I was commenting on the medieval Arthurian romances which were not myths, or legends, but were simply works of historical fiction set in the Arthurian age which was then believed to be totally historical but is now believed to be partly mythical, partly legendary, and partly historical, in different combinations according to different people.

The medieval Arthurian romances were historical fiction like, for example movies about the Little Big Horn. Someone who watches They Died With Their Boots On (1941), or Sitting Bull, or Chief Crazy Horse, or Tonka, or Custer of the West, or Little Big Man won't think that something in the movie is true merely because it is in the movie.

Instead he will think that some details in those movies are true because they agree with what he thinks he knows about the Little Big Horn, although many common beliefs about the Little Big Horn are actually myths and legends instead of historical fact.

A reader or listener to a medieval Arthurian romance did not think that anything in the romance was true merely because it as in the romance. Instead he thought that some details in the romance were correct because they agreed with what the thought he knew about Arthurian Britain, although many common beliefs about Arthurian Britain in that era were actually myths and legends instead of historical facts.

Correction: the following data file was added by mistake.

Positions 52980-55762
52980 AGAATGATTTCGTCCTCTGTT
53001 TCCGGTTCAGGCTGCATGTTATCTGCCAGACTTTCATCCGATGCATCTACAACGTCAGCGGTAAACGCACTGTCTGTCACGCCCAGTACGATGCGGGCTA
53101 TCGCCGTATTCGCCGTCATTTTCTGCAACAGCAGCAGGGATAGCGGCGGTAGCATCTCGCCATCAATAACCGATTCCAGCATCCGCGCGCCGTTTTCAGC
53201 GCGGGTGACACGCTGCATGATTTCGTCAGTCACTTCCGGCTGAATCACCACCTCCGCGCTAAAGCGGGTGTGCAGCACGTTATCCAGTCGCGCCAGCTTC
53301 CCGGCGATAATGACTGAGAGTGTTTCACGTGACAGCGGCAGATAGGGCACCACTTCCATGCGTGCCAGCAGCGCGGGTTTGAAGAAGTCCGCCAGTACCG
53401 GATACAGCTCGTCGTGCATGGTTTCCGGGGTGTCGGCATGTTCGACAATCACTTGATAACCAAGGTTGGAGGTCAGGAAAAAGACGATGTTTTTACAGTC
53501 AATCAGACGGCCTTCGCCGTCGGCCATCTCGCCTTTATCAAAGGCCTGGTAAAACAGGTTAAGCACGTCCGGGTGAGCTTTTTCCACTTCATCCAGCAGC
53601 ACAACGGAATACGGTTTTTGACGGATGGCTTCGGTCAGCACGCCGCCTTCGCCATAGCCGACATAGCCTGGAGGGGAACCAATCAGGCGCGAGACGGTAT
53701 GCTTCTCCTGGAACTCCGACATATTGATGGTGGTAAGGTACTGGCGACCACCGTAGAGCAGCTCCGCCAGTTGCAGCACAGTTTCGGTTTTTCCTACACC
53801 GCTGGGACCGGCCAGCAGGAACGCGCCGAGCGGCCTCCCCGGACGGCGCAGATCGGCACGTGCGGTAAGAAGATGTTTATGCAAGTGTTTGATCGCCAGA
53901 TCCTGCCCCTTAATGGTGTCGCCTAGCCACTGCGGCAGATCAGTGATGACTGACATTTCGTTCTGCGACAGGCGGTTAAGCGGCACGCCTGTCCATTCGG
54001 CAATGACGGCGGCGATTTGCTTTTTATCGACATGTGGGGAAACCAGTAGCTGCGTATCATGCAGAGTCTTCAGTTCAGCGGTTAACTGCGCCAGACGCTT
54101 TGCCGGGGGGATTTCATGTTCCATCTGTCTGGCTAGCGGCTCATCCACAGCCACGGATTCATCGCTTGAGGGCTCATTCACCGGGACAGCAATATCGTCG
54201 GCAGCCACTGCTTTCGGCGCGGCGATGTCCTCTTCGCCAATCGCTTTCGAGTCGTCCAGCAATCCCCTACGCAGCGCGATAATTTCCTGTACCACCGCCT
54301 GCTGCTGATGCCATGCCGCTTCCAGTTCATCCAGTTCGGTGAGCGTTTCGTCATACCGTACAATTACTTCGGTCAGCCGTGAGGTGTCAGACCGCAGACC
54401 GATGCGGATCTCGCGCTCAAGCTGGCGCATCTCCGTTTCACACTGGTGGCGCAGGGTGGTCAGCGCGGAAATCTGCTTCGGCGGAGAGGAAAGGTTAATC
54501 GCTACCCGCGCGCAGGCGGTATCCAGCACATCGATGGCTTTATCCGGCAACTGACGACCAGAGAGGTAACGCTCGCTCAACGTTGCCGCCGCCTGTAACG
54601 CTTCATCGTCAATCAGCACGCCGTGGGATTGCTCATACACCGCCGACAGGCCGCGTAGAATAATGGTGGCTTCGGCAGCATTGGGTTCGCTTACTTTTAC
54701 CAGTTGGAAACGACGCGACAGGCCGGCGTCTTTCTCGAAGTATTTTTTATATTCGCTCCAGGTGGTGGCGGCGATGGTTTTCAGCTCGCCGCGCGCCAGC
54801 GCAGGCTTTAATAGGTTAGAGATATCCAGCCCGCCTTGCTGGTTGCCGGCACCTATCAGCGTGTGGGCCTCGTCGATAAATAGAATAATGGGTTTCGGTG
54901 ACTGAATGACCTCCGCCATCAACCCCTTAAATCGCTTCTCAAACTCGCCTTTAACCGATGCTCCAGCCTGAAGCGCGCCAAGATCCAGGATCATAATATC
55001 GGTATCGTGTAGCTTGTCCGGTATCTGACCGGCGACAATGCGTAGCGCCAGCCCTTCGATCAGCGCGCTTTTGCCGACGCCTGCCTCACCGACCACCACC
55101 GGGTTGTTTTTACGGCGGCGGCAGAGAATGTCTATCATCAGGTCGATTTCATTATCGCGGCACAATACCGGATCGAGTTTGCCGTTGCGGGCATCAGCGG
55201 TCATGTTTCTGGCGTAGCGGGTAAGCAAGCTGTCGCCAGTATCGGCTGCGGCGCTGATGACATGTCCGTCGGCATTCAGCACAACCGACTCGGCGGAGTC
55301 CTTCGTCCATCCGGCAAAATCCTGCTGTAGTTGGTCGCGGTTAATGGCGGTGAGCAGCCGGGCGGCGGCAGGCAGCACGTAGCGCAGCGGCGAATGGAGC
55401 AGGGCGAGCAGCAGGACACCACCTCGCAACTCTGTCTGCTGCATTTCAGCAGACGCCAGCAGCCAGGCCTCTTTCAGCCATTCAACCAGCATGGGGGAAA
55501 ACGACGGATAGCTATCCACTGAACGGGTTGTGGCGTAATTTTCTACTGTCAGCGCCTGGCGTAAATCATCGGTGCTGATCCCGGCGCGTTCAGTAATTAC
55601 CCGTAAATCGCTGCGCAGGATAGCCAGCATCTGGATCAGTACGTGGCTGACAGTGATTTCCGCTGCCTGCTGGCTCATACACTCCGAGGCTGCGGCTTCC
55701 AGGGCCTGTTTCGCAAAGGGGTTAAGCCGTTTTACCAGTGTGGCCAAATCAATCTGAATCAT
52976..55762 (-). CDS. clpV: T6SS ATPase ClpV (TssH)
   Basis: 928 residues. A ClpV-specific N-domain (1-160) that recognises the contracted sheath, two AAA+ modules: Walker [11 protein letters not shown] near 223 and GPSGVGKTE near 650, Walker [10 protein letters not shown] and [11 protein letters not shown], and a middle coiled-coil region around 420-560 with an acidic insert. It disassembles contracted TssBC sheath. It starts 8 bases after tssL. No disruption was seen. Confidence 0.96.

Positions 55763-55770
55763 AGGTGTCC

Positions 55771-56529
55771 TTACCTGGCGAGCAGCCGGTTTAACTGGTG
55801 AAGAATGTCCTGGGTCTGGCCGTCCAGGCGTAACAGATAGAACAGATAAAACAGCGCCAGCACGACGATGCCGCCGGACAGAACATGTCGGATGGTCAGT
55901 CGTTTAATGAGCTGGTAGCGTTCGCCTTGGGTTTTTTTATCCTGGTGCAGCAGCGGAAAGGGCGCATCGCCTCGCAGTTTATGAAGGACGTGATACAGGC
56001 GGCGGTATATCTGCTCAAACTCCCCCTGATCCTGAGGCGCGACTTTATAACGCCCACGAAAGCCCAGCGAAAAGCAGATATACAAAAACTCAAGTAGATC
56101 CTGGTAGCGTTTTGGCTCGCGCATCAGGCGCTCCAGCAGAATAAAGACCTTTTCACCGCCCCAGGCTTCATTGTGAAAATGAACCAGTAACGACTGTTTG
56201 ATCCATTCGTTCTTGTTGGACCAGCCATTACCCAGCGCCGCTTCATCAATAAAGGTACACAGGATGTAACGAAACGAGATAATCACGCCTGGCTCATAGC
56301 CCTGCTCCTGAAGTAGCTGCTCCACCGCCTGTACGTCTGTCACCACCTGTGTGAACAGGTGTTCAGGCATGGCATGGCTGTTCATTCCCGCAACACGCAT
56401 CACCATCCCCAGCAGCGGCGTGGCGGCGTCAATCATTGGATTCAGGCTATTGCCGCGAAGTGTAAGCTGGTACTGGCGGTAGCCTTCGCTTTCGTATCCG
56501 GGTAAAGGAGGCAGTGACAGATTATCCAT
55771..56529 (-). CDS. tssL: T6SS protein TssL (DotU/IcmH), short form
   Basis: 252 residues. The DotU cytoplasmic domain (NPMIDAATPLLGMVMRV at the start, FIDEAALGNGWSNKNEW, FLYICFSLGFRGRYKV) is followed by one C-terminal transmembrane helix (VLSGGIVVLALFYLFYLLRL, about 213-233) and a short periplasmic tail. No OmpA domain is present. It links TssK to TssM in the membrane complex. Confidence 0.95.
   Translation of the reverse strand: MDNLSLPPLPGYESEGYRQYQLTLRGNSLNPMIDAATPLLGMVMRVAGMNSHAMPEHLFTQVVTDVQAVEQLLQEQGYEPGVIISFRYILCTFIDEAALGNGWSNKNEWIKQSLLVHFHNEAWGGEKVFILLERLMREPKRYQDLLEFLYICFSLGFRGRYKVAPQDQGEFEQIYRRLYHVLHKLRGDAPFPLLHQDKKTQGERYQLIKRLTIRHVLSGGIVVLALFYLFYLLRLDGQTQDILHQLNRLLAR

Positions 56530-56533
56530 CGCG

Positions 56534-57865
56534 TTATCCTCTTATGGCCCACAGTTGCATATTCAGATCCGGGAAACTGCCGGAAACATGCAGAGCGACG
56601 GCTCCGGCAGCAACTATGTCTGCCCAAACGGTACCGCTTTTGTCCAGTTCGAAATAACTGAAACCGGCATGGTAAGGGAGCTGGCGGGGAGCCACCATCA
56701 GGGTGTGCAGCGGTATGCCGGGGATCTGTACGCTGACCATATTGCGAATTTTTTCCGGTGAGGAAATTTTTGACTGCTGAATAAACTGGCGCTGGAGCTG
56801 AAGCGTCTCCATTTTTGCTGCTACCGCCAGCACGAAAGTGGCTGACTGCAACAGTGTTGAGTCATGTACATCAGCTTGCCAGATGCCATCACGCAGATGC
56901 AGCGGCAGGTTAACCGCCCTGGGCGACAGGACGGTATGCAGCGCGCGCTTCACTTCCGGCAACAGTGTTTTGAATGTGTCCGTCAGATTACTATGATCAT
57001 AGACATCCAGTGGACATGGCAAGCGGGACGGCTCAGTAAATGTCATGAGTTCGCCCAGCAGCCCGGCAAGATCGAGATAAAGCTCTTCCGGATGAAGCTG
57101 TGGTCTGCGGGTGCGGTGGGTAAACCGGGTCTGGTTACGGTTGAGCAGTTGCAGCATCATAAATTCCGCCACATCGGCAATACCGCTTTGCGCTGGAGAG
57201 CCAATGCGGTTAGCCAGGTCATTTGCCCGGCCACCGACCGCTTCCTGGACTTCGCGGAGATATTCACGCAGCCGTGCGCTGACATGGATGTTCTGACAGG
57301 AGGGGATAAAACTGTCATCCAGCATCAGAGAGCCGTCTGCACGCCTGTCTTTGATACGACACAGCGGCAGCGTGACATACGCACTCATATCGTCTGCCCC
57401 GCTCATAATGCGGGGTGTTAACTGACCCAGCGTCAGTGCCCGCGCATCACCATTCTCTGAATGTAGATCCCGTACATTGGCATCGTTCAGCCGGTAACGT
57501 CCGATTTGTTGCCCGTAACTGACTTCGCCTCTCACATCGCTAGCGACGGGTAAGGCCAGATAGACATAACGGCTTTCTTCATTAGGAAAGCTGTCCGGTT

The Arthurian myths and legends came before the Arthurian romances and inspired them, or at least their setting and parts of their plots.

Quote:
Originally Posted by Bart Dale View Post
So why would you want to name your kid after a total loser of a king? That is, after all, the point lf this thread, is why weren't there more British kings named Arthur. My answer is that Arthur was a loser, who got cuckhold by his number one knight, had his own son turn against him, was invovled in incest, and managed to get his entire kingdom destroyed, so why would anyone in their right mind name a possible future king after him. You don't see many British Kings named John, do you?

If you have any stories about Arthur living to a ripe old age, and not loosing his entire kingdom, I like to see those stories.
The earlier medieval romances tended to emphasize that Arthur defeated the Saxon invaders of Britain and delayed their conquest of Britain by decades, which certainly made him a great leader and savior of his people, even if his reign ended in treason and violent death.

Would you say that Emperor Aurelian (reigned 270-275 AD) was a loser? The Restitutor Orbis or "Restorer of the World" rose from the ranks in the army to become a top general and eventually emperor. In five short years he defeated invading barbarians, reconquered the breakaway Palmyrene Empire and the breakaway Gallic Empire - conquering more land than Pompey the Great and Julius Caesar combined - reformed the religion and coinage, and then was assassinated.

Without Aurelian, the Roman Empire might have ended in 300 AD instead in 476, 480, 1204, 1453, 1461, or 1806. I guess that makes him a loser in your eyes.